The art and framing tradeshow scene continues to evolve in ways that reflect the shaky changing conditions surrounding the print market. As of this date no floorplan or exhibitor list has been published for the Baltimore Decor Expo show. With just three months to go this is not a strong sign the show is selling well as a robust current exhibitor list is the best selling tool to help herd laggard lemmings into a show. Perhaps management is distracted, or understaffed, or both, or perhaps there is not much to brag about for this show. Whatever the reason, it’s hard to come up with a positive take on the Baltimore show’s prospects for 2008.
At least there is a published list for the 30th Anniversary ArtExpo New York show. As of today January 5, it shows a total of 314 exhibitors listed on the show producer’s Web site. However, with less than 60 days before the show takes place on February 28 this is only half the reported 600 exhibitors in the 2007 show. As with Baltimore, it’s possible the list has not been updated. But a check just before Christmas showed 255 exhibitors, so there is upward movement, but it has to be worrisome at the least for the show organizers if they have yet to sign half the number of exhibitors from last year. Given the state of the economy as discussed above, if this is close to the actual total, it is a very bad sign for the health of the industry and individual artists seeking to find their way and grow their art print publishing ventures.
The unemployment figures released this past week shook the stock market and caused President Bush to make a public pronouncement that he was aware and that the economy was being carefully watched by his team of advisers. They had wrongly been expecting positive job growth figures. Since the prez has shown few signs of willingly admitting things are not going well on any front, one has to believe the situation is something causing him great concern with his statement and the obvious look of concern he showed in making it.
You can find just about any prediction you want to suit your own outlook for future economic conditions. Me, I’ll go with these guys. Former Fed Chairman, Alan Greenspan, puts the odds of a U.S. recession at 50-50. John Bogle, the esteemed Chairman Emeritus of The Vanguard Group has a less sanguine take putting the chances at 75% a recession will ensue in 2008. No matter how you slice it, it’s not a particularly rosy picture for the U.S. economy or the art print market in particular. I would be wary of anyone bullish on the economy or the art print market in the coming year.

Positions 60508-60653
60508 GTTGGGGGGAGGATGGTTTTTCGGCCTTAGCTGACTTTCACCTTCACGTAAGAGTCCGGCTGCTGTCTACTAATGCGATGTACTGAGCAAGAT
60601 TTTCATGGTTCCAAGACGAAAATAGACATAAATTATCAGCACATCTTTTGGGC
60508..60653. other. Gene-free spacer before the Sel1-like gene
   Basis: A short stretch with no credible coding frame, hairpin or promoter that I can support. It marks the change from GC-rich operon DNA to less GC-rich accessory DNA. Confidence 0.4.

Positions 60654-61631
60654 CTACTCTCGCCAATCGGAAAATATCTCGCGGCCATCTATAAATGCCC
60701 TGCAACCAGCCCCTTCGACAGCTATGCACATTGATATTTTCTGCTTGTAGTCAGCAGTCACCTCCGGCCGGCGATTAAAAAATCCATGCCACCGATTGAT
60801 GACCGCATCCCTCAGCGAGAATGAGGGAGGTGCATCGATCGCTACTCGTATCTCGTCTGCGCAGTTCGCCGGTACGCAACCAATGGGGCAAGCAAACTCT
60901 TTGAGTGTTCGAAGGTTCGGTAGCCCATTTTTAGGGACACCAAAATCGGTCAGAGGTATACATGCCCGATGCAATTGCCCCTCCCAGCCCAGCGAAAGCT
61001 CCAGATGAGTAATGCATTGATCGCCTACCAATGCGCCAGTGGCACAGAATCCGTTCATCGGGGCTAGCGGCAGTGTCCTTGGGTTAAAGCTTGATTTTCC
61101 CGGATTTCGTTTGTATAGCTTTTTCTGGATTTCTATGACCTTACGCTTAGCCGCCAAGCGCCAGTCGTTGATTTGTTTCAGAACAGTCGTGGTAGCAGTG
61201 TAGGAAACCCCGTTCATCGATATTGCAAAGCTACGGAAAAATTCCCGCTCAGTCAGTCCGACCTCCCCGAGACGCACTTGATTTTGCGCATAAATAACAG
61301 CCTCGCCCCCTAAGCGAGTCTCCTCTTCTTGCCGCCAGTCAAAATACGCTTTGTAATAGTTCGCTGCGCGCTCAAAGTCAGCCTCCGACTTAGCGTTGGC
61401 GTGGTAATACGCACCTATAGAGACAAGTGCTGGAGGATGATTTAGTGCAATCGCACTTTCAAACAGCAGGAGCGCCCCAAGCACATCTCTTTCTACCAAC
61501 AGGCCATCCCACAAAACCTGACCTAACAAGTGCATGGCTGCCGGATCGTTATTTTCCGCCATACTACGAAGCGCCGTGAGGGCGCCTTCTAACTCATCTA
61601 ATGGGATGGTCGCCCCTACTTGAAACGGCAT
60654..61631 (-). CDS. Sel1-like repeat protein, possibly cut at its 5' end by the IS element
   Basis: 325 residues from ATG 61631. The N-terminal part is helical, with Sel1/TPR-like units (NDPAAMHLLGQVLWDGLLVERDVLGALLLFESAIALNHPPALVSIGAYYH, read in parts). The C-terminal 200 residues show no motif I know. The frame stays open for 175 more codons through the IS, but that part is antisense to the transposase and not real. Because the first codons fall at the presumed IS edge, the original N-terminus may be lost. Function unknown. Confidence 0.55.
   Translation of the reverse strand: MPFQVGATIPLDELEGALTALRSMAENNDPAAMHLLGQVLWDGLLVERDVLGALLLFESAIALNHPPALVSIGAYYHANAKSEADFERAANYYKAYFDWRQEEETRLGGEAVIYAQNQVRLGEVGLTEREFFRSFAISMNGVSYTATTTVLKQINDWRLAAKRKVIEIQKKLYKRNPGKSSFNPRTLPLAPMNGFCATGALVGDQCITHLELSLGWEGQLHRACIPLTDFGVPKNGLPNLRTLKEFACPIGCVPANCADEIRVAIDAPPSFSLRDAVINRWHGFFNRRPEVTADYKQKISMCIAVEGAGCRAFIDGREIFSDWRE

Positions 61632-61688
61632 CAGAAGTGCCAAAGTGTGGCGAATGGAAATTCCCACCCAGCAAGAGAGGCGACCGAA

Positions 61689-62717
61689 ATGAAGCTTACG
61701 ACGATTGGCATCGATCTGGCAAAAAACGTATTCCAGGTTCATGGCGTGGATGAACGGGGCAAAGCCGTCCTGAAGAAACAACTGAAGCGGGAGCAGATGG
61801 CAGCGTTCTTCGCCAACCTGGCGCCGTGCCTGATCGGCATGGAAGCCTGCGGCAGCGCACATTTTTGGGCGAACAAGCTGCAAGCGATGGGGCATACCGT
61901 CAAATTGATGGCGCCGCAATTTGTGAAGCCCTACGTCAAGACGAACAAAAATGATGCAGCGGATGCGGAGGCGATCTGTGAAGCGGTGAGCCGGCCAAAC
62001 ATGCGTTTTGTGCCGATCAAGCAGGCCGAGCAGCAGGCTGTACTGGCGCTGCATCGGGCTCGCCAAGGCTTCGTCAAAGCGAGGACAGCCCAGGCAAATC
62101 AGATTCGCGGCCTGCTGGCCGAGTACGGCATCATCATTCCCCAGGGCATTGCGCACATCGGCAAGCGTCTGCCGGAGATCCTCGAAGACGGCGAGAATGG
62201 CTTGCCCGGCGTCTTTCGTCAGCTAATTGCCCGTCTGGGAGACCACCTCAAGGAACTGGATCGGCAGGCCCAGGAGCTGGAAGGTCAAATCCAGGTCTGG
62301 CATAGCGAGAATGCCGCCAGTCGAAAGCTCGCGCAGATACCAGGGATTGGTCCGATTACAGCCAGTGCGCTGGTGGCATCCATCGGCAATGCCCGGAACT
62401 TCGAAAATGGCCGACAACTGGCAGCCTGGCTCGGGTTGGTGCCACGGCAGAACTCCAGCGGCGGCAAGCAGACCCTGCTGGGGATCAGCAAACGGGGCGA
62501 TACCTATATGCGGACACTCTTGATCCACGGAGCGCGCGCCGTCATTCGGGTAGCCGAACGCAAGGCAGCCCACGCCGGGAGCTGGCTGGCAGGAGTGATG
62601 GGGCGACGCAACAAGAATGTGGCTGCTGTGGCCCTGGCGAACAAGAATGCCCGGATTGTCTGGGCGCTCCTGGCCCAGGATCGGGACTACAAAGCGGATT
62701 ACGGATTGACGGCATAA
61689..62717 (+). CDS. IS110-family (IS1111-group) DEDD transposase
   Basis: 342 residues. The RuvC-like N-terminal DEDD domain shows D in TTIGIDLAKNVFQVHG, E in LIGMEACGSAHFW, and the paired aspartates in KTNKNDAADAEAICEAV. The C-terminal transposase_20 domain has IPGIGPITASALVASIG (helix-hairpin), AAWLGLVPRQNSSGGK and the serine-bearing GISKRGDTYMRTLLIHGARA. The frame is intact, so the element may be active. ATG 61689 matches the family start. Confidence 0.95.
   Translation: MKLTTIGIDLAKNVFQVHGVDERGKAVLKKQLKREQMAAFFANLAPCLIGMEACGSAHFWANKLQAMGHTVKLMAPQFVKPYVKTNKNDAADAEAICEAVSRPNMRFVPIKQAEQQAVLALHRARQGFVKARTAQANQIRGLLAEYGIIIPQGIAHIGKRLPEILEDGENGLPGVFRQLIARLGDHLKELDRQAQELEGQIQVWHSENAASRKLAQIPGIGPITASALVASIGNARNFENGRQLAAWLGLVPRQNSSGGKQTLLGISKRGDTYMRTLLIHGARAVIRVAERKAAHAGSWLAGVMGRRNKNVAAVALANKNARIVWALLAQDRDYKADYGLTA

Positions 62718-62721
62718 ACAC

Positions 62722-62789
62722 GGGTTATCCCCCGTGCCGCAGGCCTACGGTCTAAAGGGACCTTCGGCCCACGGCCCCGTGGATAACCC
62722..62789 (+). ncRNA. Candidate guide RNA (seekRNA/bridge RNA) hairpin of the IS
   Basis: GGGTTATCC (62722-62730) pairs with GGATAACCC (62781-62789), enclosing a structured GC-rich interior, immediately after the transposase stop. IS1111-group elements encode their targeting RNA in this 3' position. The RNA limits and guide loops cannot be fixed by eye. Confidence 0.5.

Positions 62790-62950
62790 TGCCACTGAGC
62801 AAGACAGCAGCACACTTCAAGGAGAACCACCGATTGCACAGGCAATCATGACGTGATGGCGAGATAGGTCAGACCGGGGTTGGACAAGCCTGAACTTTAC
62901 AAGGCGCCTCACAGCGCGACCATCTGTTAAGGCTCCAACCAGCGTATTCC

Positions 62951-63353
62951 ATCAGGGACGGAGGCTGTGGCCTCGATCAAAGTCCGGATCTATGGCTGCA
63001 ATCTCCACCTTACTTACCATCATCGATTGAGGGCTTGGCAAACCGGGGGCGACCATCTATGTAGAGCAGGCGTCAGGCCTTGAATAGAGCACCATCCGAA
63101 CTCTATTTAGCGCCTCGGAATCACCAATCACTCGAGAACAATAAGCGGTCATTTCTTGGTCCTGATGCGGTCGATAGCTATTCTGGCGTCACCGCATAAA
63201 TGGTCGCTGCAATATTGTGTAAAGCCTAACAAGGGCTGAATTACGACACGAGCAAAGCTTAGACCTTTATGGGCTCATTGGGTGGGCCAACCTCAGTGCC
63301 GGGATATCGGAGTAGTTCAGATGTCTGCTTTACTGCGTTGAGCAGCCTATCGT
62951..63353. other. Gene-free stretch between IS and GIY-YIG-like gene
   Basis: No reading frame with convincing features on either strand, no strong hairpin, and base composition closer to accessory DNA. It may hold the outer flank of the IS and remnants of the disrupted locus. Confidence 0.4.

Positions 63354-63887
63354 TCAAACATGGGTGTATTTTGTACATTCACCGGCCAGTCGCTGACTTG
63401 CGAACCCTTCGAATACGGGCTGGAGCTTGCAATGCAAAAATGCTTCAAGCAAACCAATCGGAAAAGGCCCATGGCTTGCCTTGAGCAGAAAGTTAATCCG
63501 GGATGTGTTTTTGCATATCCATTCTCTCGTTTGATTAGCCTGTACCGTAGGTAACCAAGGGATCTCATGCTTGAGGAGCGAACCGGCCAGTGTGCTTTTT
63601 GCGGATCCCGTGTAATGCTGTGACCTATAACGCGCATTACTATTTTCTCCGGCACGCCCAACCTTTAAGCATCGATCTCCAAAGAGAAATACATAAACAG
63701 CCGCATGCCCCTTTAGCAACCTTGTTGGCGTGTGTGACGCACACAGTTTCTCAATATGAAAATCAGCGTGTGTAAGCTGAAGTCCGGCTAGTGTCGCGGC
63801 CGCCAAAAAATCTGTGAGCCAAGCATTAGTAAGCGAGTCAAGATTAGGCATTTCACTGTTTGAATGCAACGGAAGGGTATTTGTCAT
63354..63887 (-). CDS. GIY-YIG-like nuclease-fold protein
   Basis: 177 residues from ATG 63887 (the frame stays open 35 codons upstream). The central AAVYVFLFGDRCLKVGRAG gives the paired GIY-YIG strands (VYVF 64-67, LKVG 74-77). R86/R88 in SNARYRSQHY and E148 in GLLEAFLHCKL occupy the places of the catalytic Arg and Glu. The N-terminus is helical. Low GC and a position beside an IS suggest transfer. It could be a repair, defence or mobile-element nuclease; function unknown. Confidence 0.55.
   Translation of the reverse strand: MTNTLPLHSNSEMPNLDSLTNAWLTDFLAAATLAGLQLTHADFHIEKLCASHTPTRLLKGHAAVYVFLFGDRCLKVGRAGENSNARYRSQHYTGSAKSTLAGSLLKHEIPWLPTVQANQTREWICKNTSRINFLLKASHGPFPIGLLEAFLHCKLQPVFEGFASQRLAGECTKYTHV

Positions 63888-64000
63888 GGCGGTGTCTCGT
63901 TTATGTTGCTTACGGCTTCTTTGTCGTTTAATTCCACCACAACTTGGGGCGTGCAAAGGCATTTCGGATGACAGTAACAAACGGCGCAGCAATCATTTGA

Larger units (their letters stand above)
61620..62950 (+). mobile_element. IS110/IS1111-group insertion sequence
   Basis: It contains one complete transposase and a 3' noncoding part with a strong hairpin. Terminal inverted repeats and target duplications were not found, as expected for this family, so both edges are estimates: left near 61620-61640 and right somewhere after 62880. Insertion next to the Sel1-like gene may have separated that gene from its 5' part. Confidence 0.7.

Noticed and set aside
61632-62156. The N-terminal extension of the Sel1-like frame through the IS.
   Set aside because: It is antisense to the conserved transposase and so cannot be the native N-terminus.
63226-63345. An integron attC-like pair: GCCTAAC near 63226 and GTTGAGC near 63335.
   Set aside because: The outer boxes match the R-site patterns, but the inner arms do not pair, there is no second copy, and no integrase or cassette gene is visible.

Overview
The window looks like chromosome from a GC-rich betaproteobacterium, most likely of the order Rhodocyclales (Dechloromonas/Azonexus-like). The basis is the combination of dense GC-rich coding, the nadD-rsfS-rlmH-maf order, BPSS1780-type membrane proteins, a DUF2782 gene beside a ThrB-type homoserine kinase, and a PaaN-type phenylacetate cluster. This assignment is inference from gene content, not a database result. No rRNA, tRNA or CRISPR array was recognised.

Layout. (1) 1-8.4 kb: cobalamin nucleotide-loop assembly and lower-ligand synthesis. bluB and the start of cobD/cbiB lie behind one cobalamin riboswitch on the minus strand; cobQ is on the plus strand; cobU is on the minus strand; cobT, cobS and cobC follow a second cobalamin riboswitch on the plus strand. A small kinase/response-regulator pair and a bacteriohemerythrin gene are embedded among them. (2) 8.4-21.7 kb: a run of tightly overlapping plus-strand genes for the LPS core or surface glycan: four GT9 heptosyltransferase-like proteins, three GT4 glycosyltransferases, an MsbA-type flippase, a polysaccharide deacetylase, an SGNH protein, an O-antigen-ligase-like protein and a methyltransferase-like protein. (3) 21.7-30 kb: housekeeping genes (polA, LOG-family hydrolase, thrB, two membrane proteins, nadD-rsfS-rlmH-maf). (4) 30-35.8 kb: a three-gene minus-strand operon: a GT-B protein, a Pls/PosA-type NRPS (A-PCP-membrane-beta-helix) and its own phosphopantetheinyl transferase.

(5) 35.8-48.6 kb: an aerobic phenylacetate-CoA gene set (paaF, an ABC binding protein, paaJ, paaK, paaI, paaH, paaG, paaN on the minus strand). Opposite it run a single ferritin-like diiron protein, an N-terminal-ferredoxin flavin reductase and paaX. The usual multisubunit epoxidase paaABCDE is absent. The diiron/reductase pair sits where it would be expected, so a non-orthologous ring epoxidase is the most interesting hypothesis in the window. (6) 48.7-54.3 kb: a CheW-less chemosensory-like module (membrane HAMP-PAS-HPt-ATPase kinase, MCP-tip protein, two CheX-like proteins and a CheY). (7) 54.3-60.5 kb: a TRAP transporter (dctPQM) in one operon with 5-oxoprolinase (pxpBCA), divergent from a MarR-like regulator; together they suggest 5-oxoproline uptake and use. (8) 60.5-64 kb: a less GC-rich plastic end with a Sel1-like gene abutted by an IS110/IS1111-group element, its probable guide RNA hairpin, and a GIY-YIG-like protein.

What Should Your Plans Be for 2008?
Here are ten points to ponder for your 2008 marketing plans:
- Create a realistic marketing plan and a budget that is neither too optimistic nor adventurous.
- Realize the most successful CEOs are serious planners who leave as little as possible to chance. They know getting things done revolves around executing achievable plans.
- Break your plan down incrementally so you can fully comprehend the necessary steps and how to adequately fund them to reach your goals.
- Be vigilant about how you allocate your marketing budget.
- Look for the angles that put you closest to being a sure thing. When you have a sure thing, fund the opportunity fully at the expense of anything frivolous or sketchy.
- Take a clue from the many established publishers who are trimming ad budgets and cutting back on show space. They haven’t gone out of sight, but aren’t blowing the doors off with big budget advertising and promotion either.
- If you haven’t already, start making plans to set up your own distribution. This could be online sales, alternative spaces or other inventive ways you can conceive to get directly to new collectors. The future success for many artists depends on their ability to deliver directly to their customers. The sooner you comprehend and act on this concept, the better off you’ll be later on.
- Beef up your plans for publicity. There is no better bang for your buck than what you get from a well orchestrated publicity campaign.
- Keep in mind that if we do fall in recession, those who keep their heads and business afloat come out with significant market share and awareness over those who hunker down and do nothing.
- Don’t stop having fun or being creative. Good things come about even in the worst of times. Henry Luce launched Fortune magazine in 1932 in the heart of the Great Depresssion. Now 75 years later his vision and fortitude are proven out as it remains a profitable staple in Time-Warner’s portfolio of publications.